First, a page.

don’t look now, but the campaign is working

According to a lasting view of American politics, the Big Conversation should be about the role of government in the economy: the extent to which government should be engaged in taxation, redistribution, risk management, and so on. And one of the recurrent complaints about the state of US politics is that the image consultants, spin doctors, distractions, etc., conspire to deprive voters of the opportunity to weigh in on that set of central questions.

By that criterion, I think this is among the most successful campaigns in recent history, at least so far (we’ll see what tomorrow’s debate brings). Sure, it’s far from perfect, but the questions that keep coming up are about fiscal fundamentals: the importance of, and strategies for managing, the deficit; the proper level, distribution, and structure of federal taxation; the role of the federal government in protecting citizens from fiscal risk such as through the collapse of the auto industry and the increasing costs of health care; even the appropriate treatment of capital/wealth vis-a-vis workers.

The 47% “gaffe” Romnney made is not actually a gaffe–it’s an honest assessment in which the candidate actually thinks the problem is that people not subject to federal income tax are moochers, as opposed to that they are on the losing end of growing income inequality and therefore not required to pay federal income tax. Paying too much tax if you’re Romney is disqualification from being President, but paying too much if you’re a low- to moderate-income worker or retiree is mooching. Similarly with the much-maligned line about environmentalism from Romney’s convention speech. It’s an honest statement of the values the candidate espouses: that private families are more important than public goods. Similarly with Paul Ryan’s budget: the biggest problem is not its lack of specificity but rather the values it implements.

The contrast with the Democratic convention couldn’t have been clearer. There the lines were about publicness: you don’t close the door behind you, you bring someone up after you, you’re not on your own. To be clear: in the watered-down American context, these really are claims about collectiveness, a concept that troubles many Republicans and certainly Libertarians. Not only does it not trouble me, but I’m delighted to see the party making an active, affirmative case for collective responsibility instead of hiding and apologizing for it.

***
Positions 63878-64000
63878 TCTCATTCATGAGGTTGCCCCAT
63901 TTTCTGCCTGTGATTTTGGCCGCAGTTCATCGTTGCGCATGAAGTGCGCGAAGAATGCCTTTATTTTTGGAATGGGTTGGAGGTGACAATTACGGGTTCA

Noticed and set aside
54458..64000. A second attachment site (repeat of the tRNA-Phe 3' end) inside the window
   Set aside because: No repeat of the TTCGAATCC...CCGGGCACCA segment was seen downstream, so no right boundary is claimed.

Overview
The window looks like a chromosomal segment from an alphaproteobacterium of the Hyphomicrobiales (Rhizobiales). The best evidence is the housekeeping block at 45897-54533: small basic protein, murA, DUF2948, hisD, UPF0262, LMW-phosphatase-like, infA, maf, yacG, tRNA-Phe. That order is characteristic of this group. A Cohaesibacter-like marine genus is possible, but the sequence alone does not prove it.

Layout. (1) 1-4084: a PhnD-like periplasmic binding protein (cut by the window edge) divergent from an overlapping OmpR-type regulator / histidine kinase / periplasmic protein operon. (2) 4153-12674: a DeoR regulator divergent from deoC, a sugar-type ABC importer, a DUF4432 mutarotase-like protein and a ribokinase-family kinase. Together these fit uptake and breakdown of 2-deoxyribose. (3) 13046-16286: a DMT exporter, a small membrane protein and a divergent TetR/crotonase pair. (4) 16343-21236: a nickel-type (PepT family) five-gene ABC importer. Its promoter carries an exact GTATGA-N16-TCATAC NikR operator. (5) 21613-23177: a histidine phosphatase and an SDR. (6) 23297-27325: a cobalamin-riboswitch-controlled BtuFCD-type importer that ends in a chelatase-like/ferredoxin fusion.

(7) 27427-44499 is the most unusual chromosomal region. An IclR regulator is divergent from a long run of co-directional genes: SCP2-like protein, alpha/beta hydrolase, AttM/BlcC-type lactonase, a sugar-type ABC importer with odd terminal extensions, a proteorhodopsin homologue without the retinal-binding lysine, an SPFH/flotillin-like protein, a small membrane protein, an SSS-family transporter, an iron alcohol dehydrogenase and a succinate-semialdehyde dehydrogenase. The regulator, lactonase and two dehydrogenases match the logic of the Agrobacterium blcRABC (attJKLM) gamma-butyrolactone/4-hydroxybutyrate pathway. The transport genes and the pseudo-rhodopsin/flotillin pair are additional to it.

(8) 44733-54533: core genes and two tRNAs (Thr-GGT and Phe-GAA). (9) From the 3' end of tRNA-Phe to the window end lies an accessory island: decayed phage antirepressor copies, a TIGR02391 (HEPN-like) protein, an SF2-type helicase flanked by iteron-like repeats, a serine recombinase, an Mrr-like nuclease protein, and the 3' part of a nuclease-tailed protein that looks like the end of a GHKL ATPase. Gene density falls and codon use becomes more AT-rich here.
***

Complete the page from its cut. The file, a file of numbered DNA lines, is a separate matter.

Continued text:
Elections do have consequences, and if this election goes the way it seems to be headed, I think the Democrats can and should interpret it as a clear mandate for responsible, active government, since the conversation is focused on that central vision.

6 Comments

  1. Posted October 3, 2012 at 10:43 am | Permalink

    I’ve read this a couple of times and I think there must be a typo here: ” Paying too much tax if you’re Romney is disqualification from being President, but paying too much if you’re a low- to moderate-income worker or retiree is mooching.” I’m sure nobody is saying that paying too much tax if you are low income is mooching, and I can’t figure out what the first half would mean even if I substitute “too little” for “too much” in the sentence.

    Beyond that, I’d agree that the topic has been broached, but there’s still a long way to go before politicians are actually talking directly about these issues. I agree about the Democrats raising the collective vs. individual matter but they are not talking about an economic engine based on equality and consumers versus a finance-driven inegalitarian society.

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    • Posted October 3, 2012 at 10:54 am | Permalink

      Oops, you’re right OW – sorry! I got carried away with the comparison. I’ll let the error stand rather than try to clean it up now.

      As for the substantive point: I don’t mean to say things are as I would like them to be; only that, as of now, the conversation is more about the right topics than it often is.

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  2. Posted October 3, 2012 at 3:04 pm | Permalink

    I have two big issues with this argument: